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Seminar
MRI-guided Magnetic Targeting and Therapy of Brain Tumors
05-26-16 Hit 437


Victor C. Yang, Ph.D. Albert B. Prescott Professor of Pharmaceutical Sciences
Date: 07.16. (Thur) 13:00 Place: Pine Room, Hoam Faculty House (Kwanak Campus)


MRI-Guided Magnetic Targeting and Therapy of Brain Tumors

B. Chertok1, A. David1,3, F. Yu1 and V. Yang1,2,4

 

 

Department of Pharmaceutical Sciences, College of Pharmacy, University of Michigan, Ann Arbor, Michigan 48109-1065  

  • Department of Molecular Medicine & Biopharmaceutical Sciences, Seoul National University, Korea
  • Industrial Science and Technology Network, Inc, York, Pennsylvania 17601
  • Tianjin Key Laboratory of Modern Drug Delivery and High Efficiency, Tianjin University, Tianjin, China 30007

 

Approximately 40,000 Americans are diagnosed with brain tumors each year, with 15-35% being glioblastoma multiforme (GBM); the most aggressive primary brain tumor that has defied all existing therapeutic modalities. Treatment of brain tumors normally begins with surgical resection then follows with radiation or chemotherapy. Surgery faces the risks of removing surrounding tissues that may carry vital brain functions, while both radiation and chemotherapy can also harm normal tissues along the treatment pathway. Chemotherapy has been offering very limited applications, due to the palliative response and lack of targeting and selectivity of the drugs.

Proposed herein is a novel drug delivery system (DDS) that will utilize MION (magnetic iron oxide nanoparticles) as the carrier to achieve synchronized MRI and drug therapy of brain tumors. It contains all desirable features within a single DDS including: [1] MRI, [2] magnetic targeting, [3] prodrug, and [4] intracellular drug uptake, in overriding obstacles in brain drug delivery and achieving MRI-visualized, highly effective tumor therapy with least drug- induced toxic effects. In principle, macromolecular drug (e.g. siRNA) with unmatched glioma specificity and potency will be linked to the non-toxic cell-penetrating LMWP via cytosol-degradable S-S linkage, whereas MION carrying superparamagnetic behavior and superior magnetophoretic mobility will be coated with a bio-compatible dextran polymer containing immobilized heparin. The LMWP-modified drug (LMWP-Drug) and heparin-coated MION (Hep-MION) will automatically group into a complex via electrostatic interaction between the cationic LMWP and anionic heparin. After assembly, LMWP-Drug/Hep-MION shall display a unique prodrug feature during tumor targeting, due to inhibition of the trans-cell activity of LMWP by heparin binding. To prevail over first-pass organ clearance thus maximizing MION accumulation at the tumor, the complexes will be injected via intra-arterial route. Optimized magnetic field topography will be followed to abort possible embolism of arterial vasculature and maximize tumor targeting selectivity. After tumor localization of MION (i.e. via passive EPR- and active magnetic-targeting) is verified by MRI, nasal administration of protamine, a clinical heparin antidote that binds heparin stronger than LMWP, will be followed to trigger an on-command release of the LMWP-Drug conjugates from the Hep-MION carriers. Once inside tumor cells via LMWP-mediated cell-internalization, the drug entity will be detached from LMWP by degradation of the S-S bond via elevated cytosol reductase activity, initiating tumor apoptosis. Since large drugs are cell-impermeable, the cytosol-delivered drugs will not be affected by MDR effect. Preliminary findings have been extremely promising, as they demonstrated by far the first true success of delivering a significant amount of the large (465KDa) β-galactosidase protein selectively into the brain tumor but not the ipsilateral or contralateral normal brain regions. Since components of this DDS are all suitable for clinical translation, it is envisioned that the system would have great potential to effectively combating brain cancers in the future.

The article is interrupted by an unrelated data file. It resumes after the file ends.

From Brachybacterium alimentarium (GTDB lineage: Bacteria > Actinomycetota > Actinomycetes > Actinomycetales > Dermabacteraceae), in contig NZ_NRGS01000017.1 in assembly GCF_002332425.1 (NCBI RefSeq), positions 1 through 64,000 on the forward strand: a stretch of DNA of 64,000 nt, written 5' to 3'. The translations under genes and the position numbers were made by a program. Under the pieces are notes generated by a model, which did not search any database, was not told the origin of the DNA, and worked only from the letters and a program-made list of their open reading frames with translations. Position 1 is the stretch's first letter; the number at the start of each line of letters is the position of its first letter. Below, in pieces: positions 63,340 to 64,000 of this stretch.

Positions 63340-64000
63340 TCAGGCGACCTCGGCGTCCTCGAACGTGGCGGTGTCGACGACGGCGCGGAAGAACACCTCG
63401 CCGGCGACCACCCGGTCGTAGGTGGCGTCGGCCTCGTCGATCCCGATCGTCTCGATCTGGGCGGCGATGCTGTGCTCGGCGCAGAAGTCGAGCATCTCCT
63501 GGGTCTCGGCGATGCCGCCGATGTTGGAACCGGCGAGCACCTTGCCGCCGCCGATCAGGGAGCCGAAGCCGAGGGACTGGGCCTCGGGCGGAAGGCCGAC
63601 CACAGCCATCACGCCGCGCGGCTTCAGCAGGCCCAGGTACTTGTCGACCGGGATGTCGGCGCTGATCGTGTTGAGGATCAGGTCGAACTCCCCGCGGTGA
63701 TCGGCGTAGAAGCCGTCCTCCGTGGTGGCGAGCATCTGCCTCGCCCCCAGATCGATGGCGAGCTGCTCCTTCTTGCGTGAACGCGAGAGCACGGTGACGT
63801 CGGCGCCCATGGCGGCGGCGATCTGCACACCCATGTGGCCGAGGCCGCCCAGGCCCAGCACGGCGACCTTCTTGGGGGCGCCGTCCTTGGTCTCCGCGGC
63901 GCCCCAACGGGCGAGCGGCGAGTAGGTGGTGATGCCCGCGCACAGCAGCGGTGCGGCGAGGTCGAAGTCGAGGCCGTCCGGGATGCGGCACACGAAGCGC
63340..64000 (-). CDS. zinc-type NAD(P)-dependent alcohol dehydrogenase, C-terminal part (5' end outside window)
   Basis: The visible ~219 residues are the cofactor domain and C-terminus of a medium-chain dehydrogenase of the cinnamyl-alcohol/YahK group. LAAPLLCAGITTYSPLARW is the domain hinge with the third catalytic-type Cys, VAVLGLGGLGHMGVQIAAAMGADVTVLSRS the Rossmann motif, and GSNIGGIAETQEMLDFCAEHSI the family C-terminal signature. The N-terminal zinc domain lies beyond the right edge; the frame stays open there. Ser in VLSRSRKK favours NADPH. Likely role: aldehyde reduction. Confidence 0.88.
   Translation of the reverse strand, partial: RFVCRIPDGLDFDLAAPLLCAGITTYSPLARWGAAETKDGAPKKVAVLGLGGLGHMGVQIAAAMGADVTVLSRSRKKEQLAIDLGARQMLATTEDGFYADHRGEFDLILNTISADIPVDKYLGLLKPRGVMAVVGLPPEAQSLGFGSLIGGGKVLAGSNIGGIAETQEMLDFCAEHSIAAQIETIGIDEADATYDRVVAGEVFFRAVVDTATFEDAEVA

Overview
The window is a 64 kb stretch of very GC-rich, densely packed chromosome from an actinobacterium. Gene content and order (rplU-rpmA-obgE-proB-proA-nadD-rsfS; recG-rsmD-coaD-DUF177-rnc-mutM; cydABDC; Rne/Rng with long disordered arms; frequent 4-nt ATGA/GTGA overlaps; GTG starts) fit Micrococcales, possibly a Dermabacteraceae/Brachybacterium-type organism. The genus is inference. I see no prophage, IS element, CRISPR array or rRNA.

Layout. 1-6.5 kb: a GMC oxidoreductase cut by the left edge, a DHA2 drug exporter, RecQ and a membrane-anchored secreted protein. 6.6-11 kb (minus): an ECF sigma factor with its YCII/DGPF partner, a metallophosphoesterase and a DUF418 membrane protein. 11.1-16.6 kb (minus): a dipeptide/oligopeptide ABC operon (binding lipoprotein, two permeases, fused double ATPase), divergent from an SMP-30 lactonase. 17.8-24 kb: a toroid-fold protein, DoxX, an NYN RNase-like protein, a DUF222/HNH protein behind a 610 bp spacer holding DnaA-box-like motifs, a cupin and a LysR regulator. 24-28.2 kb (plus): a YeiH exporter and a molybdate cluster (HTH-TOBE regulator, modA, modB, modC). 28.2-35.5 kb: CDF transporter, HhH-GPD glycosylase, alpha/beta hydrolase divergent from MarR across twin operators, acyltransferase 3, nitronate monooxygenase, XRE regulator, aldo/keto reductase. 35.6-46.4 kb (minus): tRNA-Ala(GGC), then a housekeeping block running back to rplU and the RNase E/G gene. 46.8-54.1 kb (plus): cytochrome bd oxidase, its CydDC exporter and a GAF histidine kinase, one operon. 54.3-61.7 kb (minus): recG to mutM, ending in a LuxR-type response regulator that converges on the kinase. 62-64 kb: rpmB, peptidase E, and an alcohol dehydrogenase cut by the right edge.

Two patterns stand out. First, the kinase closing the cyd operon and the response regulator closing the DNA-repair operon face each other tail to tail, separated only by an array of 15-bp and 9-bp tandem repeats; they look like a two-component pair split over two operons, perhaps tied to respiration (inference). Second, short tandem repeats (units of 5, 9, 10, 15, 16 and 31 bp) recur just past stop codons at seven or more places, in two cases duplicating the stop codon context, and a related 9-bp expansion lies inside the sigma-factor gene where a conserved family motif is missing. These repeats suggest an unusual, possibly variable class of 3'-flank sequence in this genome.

Acknowledgement
This work is supported in part by NIH Grants CA114612, NS066945, the Hartwell Biomedical Research Award, as well as the WCU program through Korea Science and Engineering Program funded by the Ministry of Education, Science and Technology (R31-2008-000-10103-01).

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